Favourite Things

I have not done the year-end blog post very often, but it’s cold and snowy outside, I have my toes under a knit blanket, and like Oprah I feel like sharing some of my favourite things.


No, not sweater capes, calypso music, paisley tops, or Chinese checkers but some things that made last year bearable to me that other folks might also enjoy.

Getting Strong

I spent a lot of time in the gym as a young man, and for a while I had the shoulders to prove it, but as is the nature of things over time I invested less time in my physique (and more in family and work) so the muscles mostly melted away.

I always missed the post-gym feeling, but while I accumulated the start of a home gym over the years, I never gave it a lot of use, until Covid came. Working from home, the garage gym is only ever a flight of stairs away, so putting in 3 or 4 hours a week is not too hard.


My overarching goal is to exercise 7 hours a week, so I do 3 or 4 hours of strength training, and fill in the remaining hours with yoga, rowing, walking or (until an injury this spring) running.

In terms of positive returns, this has been one of the best investments I have made in the past 10 years. I sleep better, my formerly sore back is no more, and I have a body that would make my 35-year-old self green with jealousy.

It also turns out I’m in the vanguard of the conventional wisdom! The New York Times seems to publish a new study on the superior health benefits of strength training every day.

There is a huge amount of information online about getting started, and I have only one non-conventional piece of advice for new folks: no matter what your age, look at the “weight training over 50” articles. The routines for older people tend to stress “full chain” movements (squats, pull-ups, push-ups) and slower progressions to avoid injury. The result is a stronger core and back which are a key foundation to build general fitness. (And supplemental, be sure to read Zeynep Tufekci’s amazing article on the lies the exercise industry tells women and how everyone can get strong.)

Finally (this has gotten long) doing yoga regularly has allowed me to strengthen all kinds of tiny muscles I never knew I had, but that turn out to be critical to core strength useful in other strength training moves. Since Covid shut my local yoga studio I have been using the Down Dog app on my phone to guide my sessions, which has been money well spent.

Revolutions Podcast

There’s probably an entry for this in the Stuff White People Like (the Stuff Older White Guys Like?) but c’est la vie: Mike Duncan’s Revolutions Podcast has been a constant companion both in the garage gym and while out walking Victoria’s lovely coastline.


Duncan is currently wrapping up his tenth revolution (the Russian revolutions) and this series has been the work of multiple years so there are hundreds of episodes of content.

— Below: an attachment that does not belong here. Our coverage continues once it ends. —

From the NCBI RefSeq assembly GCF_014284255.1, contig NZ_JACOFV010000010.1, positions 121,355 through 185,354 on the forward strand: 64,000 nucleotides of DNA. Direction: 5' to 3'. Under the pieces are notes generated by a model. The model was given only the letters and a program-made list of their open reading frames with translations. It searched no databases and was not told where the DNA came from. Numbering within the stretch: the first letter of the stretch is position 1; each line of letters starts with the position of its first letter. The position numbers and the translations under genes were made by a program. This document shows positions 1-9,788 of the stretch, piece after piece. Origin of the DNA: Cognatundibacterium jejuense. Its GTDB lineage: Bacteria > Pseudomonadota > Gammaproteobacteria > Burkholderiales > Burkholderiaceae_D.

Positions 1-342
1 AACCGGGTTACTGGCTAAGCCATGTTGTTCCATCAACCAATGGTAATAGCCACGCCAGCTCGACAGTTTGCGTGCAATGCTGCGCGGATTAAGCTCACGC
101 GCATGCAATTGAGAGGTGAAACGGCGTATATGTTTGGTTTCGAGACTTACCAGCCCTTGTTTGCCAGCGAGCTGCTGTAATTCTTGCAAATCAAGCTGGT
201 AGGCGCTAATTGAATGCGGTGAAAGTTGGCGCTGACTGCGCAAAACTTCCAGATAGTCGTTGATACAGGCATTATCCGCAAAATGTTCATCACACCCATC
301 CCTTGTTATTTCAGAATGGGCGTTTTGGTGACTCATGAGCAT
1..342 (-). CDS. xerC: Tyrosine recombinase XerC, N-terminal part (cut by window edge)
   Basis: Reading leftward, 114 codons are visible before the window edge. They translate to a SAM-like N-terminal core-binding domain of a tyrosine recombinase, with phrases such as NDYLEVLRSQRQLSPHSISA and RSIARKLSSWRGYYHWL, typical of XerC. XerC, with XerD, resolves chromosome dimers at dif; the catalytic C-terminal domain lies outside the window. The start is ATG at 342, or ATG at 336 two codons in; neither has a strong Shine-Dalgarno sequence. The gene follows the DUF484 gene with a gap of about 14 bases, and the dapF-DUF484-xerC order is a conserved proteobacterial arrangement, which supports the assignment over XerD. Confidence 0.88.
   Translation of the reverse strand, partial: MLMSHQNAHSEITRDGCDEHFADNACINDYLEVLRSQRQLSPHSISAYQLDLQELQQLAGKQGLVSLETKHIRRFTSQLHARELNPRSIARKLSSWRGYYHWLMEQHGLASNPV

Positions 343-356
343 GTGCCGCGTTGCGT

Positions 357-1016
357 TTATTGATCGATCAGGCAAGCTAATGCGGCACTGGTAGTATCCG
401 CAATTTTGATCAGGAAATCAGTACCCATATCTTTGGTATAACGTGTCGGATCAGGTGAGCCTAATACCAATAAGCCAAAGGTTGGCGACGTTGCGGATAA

I found that for historical periods I knew something about, like the French Revolution, the podcast filled in the 90% that I was missing, and it was enthralling stuff. The Revolutionary wars in Europe, the ebb and flow of the power of the Parisian street, the whole period of the Directory! Turns out that just reading Tale of Two Cities doesn’t give you enough backgrounding in the Revolution.

Revolutions would be worth a listen just for the extra context and detail on things I already knew, but the real eye openers have been the revolutions I knew basically nothing about.

OK, I knew there was a Haitian revolution. A slave uprising, right? That’s the sum total I went in with. Revolutions has 19 episodes on the Haitian revolution, and the whole thing is amazing. Tragic, uplifting, depressing, hair-tearing, absolutely worth knowing about.

Similarly the Mexican revolution. Sure, there had to have been one, right? Pancho Villa, he’s a guy who did some stuff? I’m in the midst of it now (Revolution number 9) and the historical echoes into the present day are eerie.

Anyways, the Revolutions Podcast, give it a try. Middle aged white guys and everyone else.

Ursula Le Guin

Not for the first time, but returning to Le Guin this year has been very comforting. Her prose is so clear and unfussy and easy to read, yet also contains so much beauty and observation. In particular I have enjoyed revisiting:

Art Tatum

I am a half-assed jazz pianist, and my interest in the details of the art form comes and goes, but at some point I heard someone say that, if you want to understand jazz piano you have to listen to Art Tatum. In particular, listen to the embellishments.

Art Tatum

So I did.

The first thing that hits you is the technical perfection of his playing. Every scale, every arpeggio, the incredible regulation of his touch. I mean, listening to professional piano players, of course the technique is amazing, but Tatum is a notch above.

The second thing, particularly in the early work, where he’s just banging out popular tunes of the time, is the ad-libbed fills and transitions, the embellishments. The harmonic structure he uses often feels appropriate to recordings from 10 or 15 years later on. I totally get where the commentator I read was coming from: Tatum is a precursor to later players.

Check out this jaunty stride rendition of Tea for Two. Crazy fills and asides, and getting increasingly harmonically fun as the piece goes on. Three minutes of happiness.

Anyways, make some time in your streaming playlist for Art Tatum.